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New Moon by Elliott Smith (Domino)

One of the finest songwriters of his generation died violently by his own hand in October 2003. Containing 24 songs, only three of which have had previous, limited releases, the material on this album was recorded between 1995-1997, during the period that yielded Elliott Smith’s self-titled, sophomore record, and Either/Or.

Usually, when a significant artist dies, the bin is scraped to cobble together a collection of alternative version and outtakes, in an effort to cash in. Although essentially a bunch of tidied-up demos, assembled and mixed by archivist Larry Carne, what’s extraordinary about New Moon is how good most of the stuff Smith had in the can was, some of it easily surpassing cuts that made it onto the aforementioned released albums.




Why did he hold back such quality material? Perhaps he felt uncomfortable at the thought of having to perform intensely raw and emotionally ravaged pieces like ‘Going Nowhere’, ‘Whatever (Folk Song in C)’ or ‘Seen How Things Are Hard’. Perhaps he didn’t want to draw more attention than was necessary to his various addictions, and so left off ‘High Times’, ‘New Monkey’, ‘Riot Coming’ and ‘First Timer’. Perhaps he thought of these songs as works-in-progress he could improve upon later. Whatever. As it stands, there are songs here among his detritus that beat many a songsmith’s most popular tunes into a corked hat. Even the one cover version is a daring but well-executed choice, Alex Chiltern’s ‘Thirteen’, a song so great it can break your heart in less than two minutes, no matter how many times you hear it. A literal reading, to be sure, but best not try to improve on perfection.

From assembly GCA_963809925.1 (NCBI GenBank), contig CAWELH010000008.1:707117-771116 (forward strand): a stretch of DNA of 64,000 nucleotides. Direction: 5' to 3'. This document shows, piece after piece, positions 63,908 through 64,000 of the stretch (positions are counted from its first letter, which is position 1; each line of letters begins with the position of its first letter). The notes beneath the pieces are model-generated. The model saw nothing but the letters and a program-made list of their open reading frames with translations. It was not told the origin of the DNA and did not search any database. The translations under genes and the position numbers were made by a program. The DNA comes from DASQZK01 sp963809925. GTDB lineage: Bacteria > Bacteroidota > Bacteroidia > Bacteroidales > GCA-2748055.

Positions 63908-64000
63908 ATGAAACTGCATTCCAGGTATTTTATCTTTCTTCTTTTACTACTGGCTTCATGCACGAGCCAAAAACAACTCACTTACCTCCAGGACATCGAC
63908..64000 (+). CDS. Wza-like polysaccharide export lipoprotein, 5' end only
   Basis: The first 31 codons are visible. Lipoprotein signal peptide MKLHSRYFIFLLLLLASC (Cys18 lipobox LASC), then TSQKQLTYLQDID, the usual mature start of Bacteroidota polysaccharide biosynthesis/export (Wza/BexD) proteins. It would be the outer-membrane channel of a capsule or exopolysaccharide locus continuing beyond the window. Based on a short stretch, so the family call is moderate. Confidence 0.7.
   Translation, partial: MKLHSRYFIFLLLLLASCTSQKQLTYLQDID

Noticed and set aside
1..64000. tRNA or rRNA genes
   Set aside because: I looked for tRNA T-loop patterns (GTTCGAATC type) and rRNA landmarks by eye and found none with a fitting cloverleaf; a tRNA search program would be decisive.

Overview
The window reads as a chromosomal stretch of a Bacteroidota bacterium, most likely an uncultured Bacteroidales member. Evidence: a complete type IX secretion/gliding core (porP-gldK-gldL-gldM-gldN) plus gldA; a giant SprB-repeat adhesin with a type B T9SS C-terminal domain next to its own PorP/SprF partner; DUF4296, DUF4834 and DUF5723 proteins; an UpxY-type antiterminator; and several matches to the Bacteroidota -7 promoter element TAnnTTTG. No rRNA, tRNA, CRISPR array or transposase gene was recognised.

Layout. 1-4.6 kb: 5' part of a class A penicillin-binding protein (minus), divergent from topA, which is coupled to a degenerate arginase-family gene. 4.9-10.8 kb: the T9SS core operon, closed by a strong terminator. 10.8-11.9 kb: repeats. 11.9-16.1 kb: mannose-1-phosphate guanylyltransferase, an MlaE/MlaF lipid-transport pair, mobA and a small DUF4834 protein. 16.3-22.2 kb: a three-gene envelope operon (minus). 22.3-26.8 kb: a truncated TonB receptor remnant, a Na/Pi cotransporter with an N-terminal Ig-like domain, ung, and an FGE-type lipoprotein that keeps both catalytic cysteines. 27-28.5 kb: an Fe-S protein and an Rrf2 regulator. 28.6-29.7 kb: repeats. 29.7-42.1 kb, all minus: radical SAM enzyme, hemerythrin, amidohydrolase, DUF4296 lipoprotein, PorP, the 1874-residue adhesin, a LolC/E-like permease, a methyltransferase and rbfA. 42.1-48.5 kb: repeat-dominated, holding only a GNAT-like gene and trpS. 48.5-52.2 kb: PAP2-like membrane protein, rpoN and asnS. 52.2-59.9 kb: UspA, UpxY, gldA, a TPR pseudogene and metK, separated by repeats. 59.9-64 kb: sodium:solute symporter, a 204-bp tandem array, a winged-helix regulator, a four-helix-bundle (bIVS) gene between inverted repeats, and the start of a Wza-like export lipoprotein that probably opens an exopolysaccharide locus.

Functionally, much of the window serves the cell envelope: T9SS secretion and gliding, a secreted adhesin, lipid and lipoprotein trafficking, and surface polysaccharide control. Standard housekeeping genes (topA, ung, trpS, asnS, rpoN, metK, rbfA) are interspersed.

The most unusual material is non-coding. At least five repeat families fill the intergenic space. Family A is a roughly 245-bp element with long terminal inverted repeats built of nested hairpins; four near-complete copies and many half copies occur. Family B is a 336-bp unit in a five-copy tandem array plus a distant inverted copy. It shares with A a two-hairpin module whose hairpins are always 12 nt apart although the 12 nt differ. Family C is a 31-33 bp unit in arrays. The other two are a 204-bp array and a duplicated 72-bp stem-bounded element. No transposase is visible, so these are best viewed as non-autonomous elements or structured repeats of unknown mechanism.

Sometimes dismissed (or praised) as ‘folk music for junkies’, Smith was a kind of acoustic Kurt Cobain – although even this comparison falls short when one considers the more fulsome electric arrangements on subsequent Smith albums, XO and Figure 8, nevermind Nirvana’s reworking of their own grungy blasters on their Unplugged offering.

And the title? Apparently, it’s because Smith liked walking around at night, which was when he got his best ideas. If only he was still with us. For, great as he was, at only 34 he surely had a lot more to offer. Let’s hope he’s gone to a better place, and raise a glass to an absent friend.

First published in Magill, July/August 2007.














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